A multinational team of scientists has reported developing a protein array to detect the presence, severity, and response to therapy for mouse autoimmune encepha-lomyelitis, a model for human multiple sclerosis.
The methods used in the experiment, which are described in a September Nature Biotechnology article published online Aug. 10, could have far-reaching applications in the development of diagnostics and therapeutics for a variety of immune-related disorders, according to the lead author and other scientists involved in the protein microarray field.
The paper describes how the researchers used a robotic plate contact printer modeled after the system developed by Pat Brown, a microarray specialist at Stanford, to create protein arrays consisting of both mouse and human proteins that compose the myelin proteome. “These were all proteins and peptides [for which] people had evidence that they were in the myelin sheath and could be targets — they were all the usual suspects,” lead author William Robinson, an assistant professor of medicine at Stanford, told ProteoMonitor.
The protein arrays were then soaked with mouse serum taken from mice induced with acute EAE, and were analyzed to find which antigens had a matching antibody response in the serum. The researchers found that those mice that had more severe disease with increased relapse rates also had antibodies to a greater variety of antigens — in other words, diversity corresponded with severity. This finding pointed to obvious potential clinical applications, according to Robinson. “I’m a rheumatologist, and when we see patients coming in with first onset arthritis, we want to know who’s going to develop rheumatoid arthritis, and who’s going to have just a single acute flair,” Robinson said. “Profiling could help us sort out which patients are likely to progress to RA as opposed to having a benign course — and that influences how you treat them.”
In addition to arrays that test for MS and arthritis, Robinson said his group is developing connective tissue disease arrays to study lupus and related diseases, and arrays of the HIV proteome to study responses in macaques to experimental HIV vaccines. The latter study is described in a paper set to appear soon in the Journal of Virology. Essentially any disease involving “potentially chronic infections with viruses and bacteria” could be studied with similar arrays, according to Robinson.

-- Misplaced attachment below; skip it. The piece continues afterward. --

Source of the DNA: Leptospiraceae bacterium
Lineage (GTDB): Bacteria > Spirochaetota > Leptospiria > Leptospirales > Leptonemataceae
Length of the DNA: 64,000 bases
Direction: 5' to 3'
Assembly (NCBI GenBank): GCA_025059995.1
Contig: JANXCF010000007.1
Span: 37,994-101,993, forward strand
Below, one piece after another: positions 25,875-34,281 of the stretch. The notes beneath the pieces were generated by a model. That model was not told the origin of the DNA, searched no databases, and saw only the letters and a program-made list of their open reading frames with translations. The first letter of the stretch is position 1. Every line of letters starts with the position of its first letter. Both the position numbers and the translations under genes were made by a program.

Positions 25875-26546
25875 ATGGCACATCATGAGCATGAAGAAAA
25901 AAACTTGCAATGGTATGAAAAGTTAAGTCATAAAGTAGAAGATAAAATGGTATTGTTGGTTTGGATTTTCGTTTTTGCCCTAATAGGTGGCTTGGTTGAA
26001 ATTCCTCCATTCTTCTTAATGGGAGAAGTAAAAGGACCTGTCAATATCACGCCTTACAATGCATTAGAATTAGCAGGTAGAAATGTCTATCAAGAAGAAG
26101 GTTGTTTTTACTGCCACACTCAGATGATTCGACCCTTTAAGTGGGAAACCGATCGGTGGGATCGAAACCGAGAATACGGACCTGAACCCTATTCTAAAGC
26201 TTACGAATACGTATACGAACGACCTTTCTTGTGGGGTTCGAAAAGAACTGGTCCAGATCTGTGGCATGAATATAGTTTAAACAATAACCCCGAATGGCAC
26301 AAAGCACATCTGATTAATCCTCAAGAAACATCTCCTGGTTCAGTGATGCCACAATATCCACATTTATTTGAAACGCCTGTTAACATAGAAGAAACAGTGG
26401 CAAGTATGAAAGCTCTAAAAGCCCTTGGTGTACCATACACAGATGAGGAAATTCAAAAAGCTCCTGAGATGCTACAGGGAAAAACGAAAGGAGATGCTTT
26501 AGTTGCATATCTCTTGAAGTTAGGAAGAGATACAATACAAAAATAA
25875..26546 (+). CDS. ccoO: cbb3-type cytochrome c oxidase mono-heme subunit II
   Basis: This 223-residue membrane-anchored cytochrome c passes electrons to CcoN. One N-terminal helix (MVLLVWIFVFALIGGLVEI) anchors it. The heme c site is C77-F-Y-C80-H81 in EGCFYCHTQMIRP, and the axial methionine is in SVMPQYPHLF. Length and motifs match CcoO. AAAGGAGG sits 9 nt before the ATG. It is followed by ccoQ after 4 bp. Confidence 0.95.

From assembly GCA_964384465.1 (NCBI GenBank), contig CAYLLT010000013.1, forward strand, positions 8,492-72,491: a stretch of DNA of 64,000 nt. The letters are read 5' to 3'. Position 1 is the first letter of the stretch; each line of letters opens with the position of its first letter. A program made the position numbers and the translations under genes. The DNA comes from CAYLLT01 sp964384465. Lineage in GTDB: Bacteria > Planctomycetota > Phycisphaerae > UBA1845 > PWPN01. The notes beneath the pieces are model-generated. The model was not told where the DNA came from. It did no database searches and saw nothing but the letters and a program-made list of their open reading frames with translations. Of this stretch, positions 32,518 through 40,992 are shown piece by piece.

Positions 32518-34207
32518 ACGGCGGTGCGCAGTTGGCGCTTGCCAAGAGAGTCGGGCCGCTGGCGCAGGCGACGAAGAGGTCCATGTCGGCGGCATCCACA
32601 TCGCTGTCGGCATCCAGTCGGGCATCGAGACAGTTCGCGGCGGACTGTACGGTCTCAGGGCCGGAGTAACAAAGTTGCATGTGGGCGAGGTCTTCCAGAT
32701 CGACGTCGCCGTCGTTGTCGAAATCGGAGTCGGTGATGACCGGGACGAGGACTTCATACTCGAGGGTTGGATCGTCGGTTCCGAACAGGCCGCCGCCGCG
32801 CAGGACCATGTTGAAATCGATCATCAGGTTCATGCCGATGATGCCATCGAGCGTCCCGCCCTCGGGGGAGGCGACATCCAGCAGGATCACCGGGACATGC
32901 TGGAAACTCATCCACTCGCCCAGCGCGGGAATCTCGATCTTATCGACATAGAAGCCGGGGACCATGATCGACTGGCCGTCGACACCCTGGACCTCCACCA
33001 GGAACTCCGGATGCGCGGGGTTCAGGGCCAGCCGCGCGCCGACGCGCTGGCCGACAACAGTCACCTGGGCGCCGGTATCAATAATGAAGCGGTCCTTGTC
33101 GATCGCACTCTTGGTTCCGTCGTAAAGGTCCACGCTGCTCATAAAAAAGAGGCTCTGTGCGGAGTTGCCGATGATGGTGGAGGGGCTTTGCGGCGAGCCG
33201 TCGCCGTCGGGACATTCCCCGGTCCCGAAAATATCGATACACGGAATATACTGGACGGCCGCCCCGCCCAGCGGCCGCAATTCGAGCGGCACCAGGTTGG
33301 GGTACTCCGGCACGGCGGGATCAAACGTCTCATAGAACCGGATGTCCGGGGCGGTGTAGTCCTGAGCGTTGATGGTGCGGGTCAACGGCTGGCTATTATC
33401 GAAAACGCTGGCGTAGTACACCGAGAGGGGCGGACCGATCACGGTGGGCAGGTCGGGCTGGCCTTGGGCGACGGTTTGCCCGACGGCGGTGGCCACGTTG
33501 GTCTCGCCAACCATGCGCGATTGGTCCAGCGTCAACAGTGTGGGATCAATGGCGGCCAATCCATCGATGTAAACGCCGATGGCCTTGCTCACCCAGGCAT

Mike Snyder, a protein array specialist at Yale who says he has recently submitted a similar paper to Nature Biotechnology describing an antibody-detecting array composed of the yeast proteome, said that Robinson’s array approach to predicting the severity of autoimmune disease is both powerful and marketable. “The kinds of reactivity [observed] may ultimately lead to typing subclasses of autoimmune disease. I think it’s a very powerful approach to that kind of thing,” Snyder said. “It wouldn’t take much to scale [the array methods] up and turn it into a commercial assay ... It should be easy to transfer the same technology to humans.”
In addition to predicting disease course, Robinson’s paper, entitled “Protein microarrays guide tolerizing DNA vaccine treatment of autoimmune encephalomyelitis,” also describes two other applications of his arrays: using the results to design tolerizing DNA-, peptide-, or protein-based vaccines to the disease — and “perhaps to select which patients are likely to respond to a given therapy that’s available” — and monitoring the patient’s response to therapy once it has been given. Both applications were fleshed out in the mouse experiment. As described in the paper, Robinson’s group tested a DNA-based tolerizing vaccine based on his array results, then verified that the vaccine had an effect by repeating the array analysis after treatment. Robinson discovered that those mice treated with the vaccine had less diversity in their antibody response compared to those that were not treated.
Bayhill Therapeutics of Palo Alto, a spinoff company from Stanford that Robinson co-founded, is working on a DNA therapeutic for MS based on Robinson’s work, and has announced it will enter clinical studies on an antigen-specific ther-apy for MS in the first half of 2004.
Although he chose protein arrays over DNA arrays for the initial experiment, Robinson went back to DNA when it came time to make a therapeutic, for mostly practical reasons. “It’s a lot of work to make a recombinant protein,” Robinson said. “It’s much easier to just grow up the plasmid DNA.”